• Annmarie DeMarco

Sensory Systems: The vestibular system.

Updated: Feb 3


Photo from: Amazon (HearthSong SkyCurve Weather-Resistant Platform Tree Swing)


Our vestibular system is located in our inner ear; it helps with balance, movement, postural control, & muscle tone. It is also closely linked to our visual system as it facilitates development of good visual skills.


Vestibular input varies on an individual basis. The rule of thumb is that linear movement ( back and forth) is calming. Usually it offers predictable, organized movement that most kiddos enjoy; even if they are sensitive to movement.


Rotary input is more alerting along with inversion activities & even rough and tumble play. It is less unpredictable and more of a drastic head position change (remember this system is located in the inner ear) so this type of input can cause a child to become overstimulated after the activity.


Think about your own vestibular system... do you experience motion sickness? Or can you go to an amusement park, go on every ride, and feel great?!


If your child is a vestibular seeker (they crave vestibular input) it is ok to give it to them! However, this input needs to be provided in an organized manner or it can have adverse effects.


If your child avoids vestibular input, it is also ok to introduce movement to them in a slow, predictable manner. For my kiddos that do not like movement, I will usually start by holding them and applying medium pressure (proprioception) while I slowly tilt them side to side and play peek-a-boo. Providing proprioception can regulate the vestibular system a bit more since it is calming and my little ones are usually more likely to engage in movement.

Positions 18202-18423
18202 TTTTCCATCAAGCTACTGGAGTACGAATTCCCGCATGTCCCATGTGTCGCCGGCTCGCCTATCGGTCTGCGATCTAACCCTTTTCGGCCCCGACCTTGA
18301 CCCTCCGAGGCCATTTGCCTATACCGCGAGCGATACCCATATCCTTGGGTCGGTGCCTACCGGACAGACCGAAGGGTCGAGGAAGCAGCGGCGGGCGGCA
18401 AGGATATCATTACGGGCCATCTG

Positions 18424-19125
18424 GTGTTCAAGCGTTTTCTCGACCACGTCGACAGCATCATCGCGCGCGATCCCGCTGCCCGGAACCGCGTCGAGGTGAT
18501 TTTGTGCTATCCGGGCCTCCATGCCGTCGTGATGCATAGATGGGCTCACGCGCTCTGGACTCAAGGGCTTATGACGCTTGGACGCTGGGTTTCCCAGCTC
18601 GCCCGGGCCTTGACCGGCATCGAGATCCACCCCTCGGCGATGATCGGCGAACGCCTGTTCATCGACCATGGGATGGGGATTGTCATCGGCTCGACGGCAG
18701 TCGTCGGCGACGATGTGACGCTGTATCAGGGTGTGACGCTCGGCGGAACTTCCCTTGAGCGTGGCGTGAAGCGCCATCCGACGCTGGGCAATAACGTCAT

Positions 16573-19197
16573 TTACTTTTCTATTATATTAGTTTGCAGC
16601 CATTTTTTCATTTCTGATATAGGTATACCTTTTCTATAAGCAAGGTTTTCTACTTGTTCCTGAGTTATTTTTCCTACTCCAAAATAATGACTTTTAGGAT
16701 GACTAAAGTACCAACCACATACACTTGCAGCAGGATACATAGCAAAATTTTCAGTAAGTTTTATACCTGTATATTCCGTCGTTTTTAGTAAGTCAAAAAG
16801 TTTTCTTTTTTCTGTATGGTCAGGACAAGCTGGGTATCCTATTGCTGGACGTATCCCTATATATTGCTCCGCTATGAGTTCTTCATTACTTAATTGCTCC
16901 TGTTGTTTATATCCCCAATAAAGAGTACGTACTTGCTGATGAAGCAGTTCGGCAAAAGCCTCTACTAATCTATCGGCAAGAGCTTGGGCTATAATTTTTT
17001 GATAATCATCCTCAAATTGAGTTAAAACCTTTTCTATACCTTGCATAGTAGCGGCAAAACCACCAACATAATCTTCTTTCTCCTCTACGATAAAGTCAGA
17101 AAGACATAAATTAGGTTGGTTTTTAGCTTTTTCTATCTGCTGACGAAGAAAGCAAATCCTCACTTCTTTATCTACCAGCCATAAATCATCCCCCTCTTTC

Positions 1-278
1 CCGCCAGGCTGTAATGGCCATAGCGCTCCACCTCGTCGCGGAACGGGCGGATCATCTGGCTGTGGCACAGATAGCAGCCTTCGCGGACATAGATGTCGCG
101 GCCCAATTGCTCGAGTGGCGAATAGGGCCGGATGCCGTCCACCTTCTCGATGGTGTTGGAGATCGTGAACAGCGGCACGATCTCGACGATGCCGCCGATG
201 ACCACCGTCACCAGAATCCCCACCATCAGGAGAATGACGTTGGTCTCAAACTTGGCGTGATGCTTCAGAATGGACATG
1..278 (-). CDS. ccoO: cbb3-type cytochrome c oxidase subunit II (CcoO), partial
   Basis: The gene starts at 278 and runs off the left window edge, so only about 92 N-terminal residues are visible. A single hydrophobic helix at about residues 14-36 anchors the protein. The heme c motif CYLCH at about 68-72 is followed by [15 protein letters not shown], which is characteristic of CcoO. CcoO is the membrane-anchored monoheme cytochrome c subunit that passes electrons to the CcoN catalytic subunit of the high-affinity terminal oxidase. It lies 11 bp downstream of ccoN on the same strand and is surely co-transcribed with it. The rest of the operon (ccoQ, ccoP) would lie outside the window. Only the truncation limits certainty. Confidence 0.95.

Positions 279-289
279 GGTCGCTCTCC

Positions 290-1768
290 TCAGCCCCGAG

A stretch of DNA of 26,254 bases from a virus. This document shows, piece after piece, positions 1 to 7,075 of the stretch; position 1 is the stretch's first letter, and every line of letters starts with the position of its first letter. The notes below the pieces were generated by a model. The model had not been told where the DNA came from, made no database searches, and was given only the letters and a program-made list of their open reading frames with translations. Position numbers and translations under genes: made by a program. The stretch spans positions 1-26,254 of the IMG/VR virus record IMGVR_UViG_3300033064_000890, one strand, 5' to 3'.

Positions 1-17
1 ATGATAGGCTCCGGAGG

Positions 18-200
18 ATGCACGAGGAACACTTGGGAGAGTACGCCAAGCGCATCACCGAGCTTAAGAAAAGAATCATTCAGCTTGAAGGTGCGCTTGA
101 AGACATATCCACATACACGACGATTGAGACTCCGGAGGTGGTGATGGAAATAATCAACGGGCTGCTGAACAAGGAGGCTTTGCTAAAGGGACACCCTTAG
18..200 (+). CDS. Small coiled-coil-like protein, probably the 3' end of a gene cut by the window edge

Here are some vestibular activities to try at home:


Blanket swing while you sing to them. (Make sure they can see out of the swing and start by sitting up! Their head position & vision is KEY to this activity working and making them comfortable!)

Ride on toy

Sitting in a rocking chair while you sing a song to them or count.

Bouncing/sitting on a therapy ball.

Have you child sit in a laundry basket or on a blanket and pull them.

Ring around the Rosie (make sure you alternate directions)

Sit and spin(again alternate directions)

Blanket swing: If your little one is comfortable, you can close the top of the blanket swing (so they cannot see out of the swing) and encourage them to lie down (different head position), while swinging them a bit more intensely back and forth.





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